Gas probe: restaurants shut
Two restaurants have been ordered to close by health officials inspecting gas appliances around the area where two teenage friends died from carbon monoxide poisoning.
The owners of the premises in Portstewart, Co Londonderry, and Rasharkin, Co Antrim, pulled down the shutters as inspectors continued to question the gas fitter who installed the heater suspected of killing 18-year-old school pals Aaron Davidson and Neil McFerran in the nearby town of Castlerock.
The development came as Stormont ministers prepared to meet to discuss whether carbon monoxide detectors should be compulsory in new builds in Northern Ireland.
Aaron and Neil, from Newtownabbey outside Belfast, had been spending time at a seaside apartment awaiting their exam results when they were overcome by poisonous fumes last week. A third teenager, Matthew McGaw, also 18, survived the leak.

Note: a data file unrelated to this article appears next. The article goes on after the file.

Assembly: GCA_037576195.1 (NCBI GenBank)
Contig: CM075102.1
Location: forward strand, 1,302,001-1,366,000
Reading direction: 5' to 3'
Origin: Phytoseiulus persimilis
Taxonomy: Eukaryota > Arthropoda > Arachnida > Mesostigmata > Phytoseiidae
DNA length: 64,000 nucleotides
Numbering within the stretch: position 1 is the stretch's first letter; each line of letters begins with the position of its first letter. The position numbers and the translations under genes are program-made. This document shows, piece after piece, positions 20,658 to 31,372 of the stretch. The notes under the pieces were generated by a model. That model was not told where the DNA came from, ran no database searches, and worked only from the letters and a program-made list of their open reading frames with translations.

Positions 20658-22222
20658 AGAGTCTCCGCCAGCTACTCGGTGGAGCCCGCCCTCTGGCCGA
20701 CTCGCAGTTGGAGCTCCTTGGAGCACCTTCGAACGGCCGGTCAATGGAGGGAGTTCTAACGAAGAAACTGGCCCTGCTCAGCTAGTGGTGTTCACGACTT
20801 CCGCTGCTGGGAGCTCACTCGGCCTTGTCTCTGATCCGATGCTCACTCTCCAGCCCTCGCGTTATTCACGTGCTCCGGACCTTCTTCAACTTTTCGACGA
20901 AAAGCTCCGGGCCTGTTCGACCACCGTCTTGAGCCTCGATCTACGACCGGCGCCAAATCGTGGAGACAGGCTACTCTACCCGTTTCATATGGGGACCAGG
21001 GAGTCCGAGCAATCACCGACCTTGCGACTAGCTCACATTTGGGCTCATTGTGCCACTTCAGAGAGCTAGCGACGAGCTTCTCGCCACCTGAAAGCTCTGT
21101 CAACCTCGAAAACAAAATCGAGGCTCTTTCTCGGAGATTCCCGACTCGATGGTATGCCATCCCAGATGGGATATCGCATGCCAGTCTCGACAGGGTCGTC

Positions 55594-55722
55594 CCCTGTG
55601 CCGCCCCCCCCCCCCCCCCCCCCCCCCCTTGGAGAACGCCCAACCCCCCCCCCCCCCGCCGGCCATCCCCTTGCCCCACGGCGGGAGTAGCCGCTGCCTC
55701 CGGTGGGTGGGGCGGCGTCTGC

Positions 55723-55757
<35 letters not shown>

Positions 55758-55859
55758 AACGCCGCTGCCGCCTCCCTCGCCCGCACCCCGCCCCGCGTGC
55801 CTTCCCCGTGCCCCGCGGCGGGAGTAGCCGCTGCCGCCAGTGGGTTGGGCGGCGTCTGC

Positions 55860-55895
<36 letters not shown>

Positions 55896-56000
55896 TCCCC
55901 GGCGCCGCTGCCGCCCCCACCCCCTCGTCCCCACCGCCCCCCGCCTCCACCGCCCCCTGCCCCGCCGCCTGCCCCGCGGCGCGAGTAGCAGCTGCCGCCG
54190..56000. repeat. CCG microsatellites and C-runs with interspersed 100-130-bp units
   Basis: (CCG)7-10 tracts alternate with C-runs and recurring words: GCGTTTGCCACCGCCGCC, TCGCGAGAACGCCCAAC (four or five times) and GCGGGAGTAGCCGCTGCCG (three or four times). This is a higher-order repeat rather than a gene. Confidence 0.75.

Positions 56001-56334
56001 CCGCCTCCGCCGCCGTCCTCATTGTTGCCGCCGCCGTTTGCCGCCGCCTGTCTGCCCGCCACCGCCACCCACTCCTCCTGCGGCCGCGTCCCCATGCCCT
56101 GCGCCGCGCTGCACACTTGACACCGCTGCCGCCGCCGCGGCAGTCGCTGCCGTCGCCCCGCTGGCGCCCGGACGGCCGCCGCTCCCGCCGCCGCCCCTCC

The Health and Safety Executive (HSENI) found that a liquefied petroleum gas (LPG) appliance inside a flat at Tunnel Brae Court had not been working properly. The heater was fitted by the Calor Shop in Coleraine, which is run by George Brown.
All businesses and householders who had their appliances fitted by Mr Brown had subsequently been urged to switch off their supply and call the HSENI.
It is understood the proprietors of the Ice House restaurant in Portstewart and a chip shop in Rasharkin contacted the HSENI - two of nearly 500 people to ring an emergency helpline since it was set up on Monday.
When asked about the restaurant closures, a spokeswoman from HSENI said: "HSENI and gas supply companies have been active in the Castlerock and Coleraine areas to make safe a number of homes and premises as part of their ongoing emergency response."
Earlier, Mr Brown passed his condolences to the teenagers' families and pledged his co-operation with investigators. A solicitor for Mr Brown released a statement: "He thanks all those friends and customers who have contacted him offering messages of support, but would ask that all thoughts and prayers be with the Davidson and McFerran families at this time."
Northern Ireland Enterprise Minister Arlene Foster and Finance Minister Sammy Wilson have called for compulsory carbon monoxide alarms.